Oklahoma Media Center (OMC) is a collaborative of print, digital, and broadcast newsrooms working cooperatively to cover pressing issues facing the public.
OMC’s mission is to support and strengthen Oklahoma’s local journalism ecosystem and spur innovation through statewide collaboration that benefits diverse audiences.
In 2021, OMC media collaborators selected the name “Promised Land: A Supreme Court decision places Oklahoma at a crossroads” for a shared topic. The collaborative is covering the affirmation of tribal sovereignty after the Supreme Court ruling in 2020.
The Native American Journalists Association has collaborated with OMC to provide training on ethical coverage of Indigenous issues for journalists throughout the state, including a virtual “Check Your Bias” roundtable. The Oklahoma-based NAJA provided ethics and best-practices training on reporting about Indigenous issues.
NAJA then awarded OMC a $40,000 project fee to cover labor, data access and other research expenses associated with measuring the impact of the Indigenous training.
In 2022, OMC distributed NAJA’s project fee to its news organizations producing collaborative coverage of subjects ranging from mental health, marginalized voices or corrections issues in Oklahoma. OMC collaborators described these new projects with show-and-tell updates in monthly meetings.
Since launching in 2020, OMC has grown to more than 25 Oklahoma journalism collaborators, including newspapers, broadcasters and digital news outlets:
The Black Wall Street Times, the Cherokee Phoenix, CNHI Oklahoma, Curbside Chronicle, The Frontier, Gaylord News, Griffin Communications, HolaOK, KFOR, KGOU, KOSU, The Lawton Constitution, Moore Monthly, Mvskoke Media, the Native American Journalists Association, NonDoc, The O’Colly, Oklahoma City Free Press, The Oklahoma Eagle, Oklahoma Gazette, The Oklahoman, Oklahoma Watch, Osage News, StateImpact Oklahoma, Streetlight, Telemundo Oklahoma, Tulsa World, University of Oklahoma Student Media and VNN.
Additional collaborator resources for Oklahoma journalists include expanded support from the Local Legal Initiative, with Kathryn Gardner joining the Reporters Committee for Freedom of the Press as an attorney based in Oklahoma, and a centralized database of open records requests created by Freedom of Information Oklahoma.
The Journalist’s Resource from Shorenstein Center on Media, Politics and Public Policy, a Harvard University research center, has collaborated with OMC to share resources to help journalists understand and cover stories related to the landmark SCOTUS case.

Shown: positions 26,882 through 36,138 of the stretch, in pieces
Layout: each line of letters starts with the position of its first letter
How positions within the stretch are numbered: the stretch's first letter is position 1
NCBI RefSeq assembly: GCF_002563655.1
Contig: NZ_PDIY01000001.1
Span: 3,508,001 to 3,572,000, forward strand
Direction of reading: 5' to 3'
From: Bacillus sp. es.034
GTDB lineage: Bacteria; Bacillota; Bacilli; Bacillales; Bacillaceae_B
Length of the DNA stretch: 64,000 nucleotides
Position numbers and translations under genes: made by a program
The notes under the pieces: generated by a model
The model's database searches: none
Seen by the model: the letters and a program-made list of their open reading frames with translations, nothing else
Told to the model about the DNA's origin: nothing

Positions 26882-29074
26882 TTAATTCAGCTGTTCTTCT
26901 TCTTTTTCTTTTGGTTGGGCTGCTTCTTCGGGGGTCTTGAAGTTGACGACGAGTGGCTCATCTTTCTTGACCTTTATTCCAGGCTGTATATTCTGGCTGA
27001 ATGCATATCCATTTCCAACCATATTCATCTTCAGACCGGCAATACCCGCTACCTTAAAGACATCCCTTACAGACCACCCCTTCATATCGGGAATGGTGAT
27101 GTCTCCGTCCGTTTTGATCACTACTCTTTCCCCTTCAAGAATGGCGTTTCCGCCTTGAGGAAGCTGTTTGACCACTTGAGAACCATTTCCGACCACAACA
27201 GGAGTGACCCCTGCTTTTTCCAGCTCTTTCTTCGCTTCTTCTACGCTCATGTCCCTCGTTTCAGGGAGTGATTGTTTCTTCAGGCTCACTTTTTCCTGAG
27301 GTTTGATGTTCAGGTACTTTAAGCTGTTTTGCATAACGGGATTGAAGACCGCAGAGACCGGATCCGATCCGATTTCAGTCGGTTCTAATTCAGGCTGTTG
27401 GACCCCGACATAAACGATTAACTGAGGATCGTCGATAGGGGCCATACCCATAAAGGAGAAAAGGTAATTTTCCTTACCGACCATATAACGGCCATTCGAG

This project is funded by the Inasmuch Foundation, the Walton Family Foundation, the Democracy Fund and the Kirkpatrick Foundation. OMC is managed by the Local Media Foundation. After committing to fund the collaborative through this calendar year, Inasmuch Foundation recently made a significant new investment as the collaborative transitions to 501(c)(3) nonprofit status. The funding is providing a team to lead the journalism efforts — a project manager and a data journalist. LMA is managing the business transformation strategy, working with all OMC media collaborators on their business performance, and providing training and one-on-one coaching. The funding covers the creation of this website and filing for nonprofit status. OMC announced the formation of its board of directors and election of officers in January 2022.
• Professional news media organizations: Defined as persons possessing and exercising journalism skills, which are not affiliated with elected officials, lobbyists, special interest groups, partisan political parties or groups, or public relations organizations, and which adhere to the Society of Professional Journalists (SPJ) Code of Ethics.
• Ownership: OMC will not accept collaborators owned by companies or entities engaged in partisan political activities.
• Opinion: Collaborators that produce opinion journalism are permissible as long as that is not their sole purpose, and also do traditional reporting. Opinion content should be clearly designated as such.
• Frequency: Frequency of publishing must meet OMC MOU requirements.
• Affiliates: Affiliate collaborators may be considered on a project-by-project basis and would be considered temporary collaborators.
• Geography: An OMC collaborator must either have a physical presence in the state or have a significant part of its coverage area in Oklahoma.
• Work product: Individual collaborators are responsible for their own content and such independent work may not necessarily reflect the views or opinions of the OMC collaboration.
2021 Innovation Fund
In May 2021, 12 stipends were awarded to 14 news organizations in the first wave of the Oklahoma Media Center 2021 Innovation Fund.
Inasmuch Foundation provided $100,000 to start the Innovation Fund through the Local Media Foundation, which is executing this program designed to test new business models and find new ways to engage and reach diverse audiences.
In 2020, the new collaborative focused first on developing and sharing local and regional news content related to the COVID-19 pandemic and its effects on communities in Oklahoma. OMC also provides business development resources for collaborating organizations.
The OMC collaborators developed a 2020 set of topic ideas, within the overall education scope, for initial investigation and reporting, including:
● Technology and the digital divide
● Curriculum and teaching approach
● Extracurricular activities and socialization
● Funding and spending
● Physical and mental health
● Effects of housing dislocation
● Effects on nontraditional education modes
To get in contact with Oklahoma Media Center, please reach out to Rob Collins, project manager, at email@example.com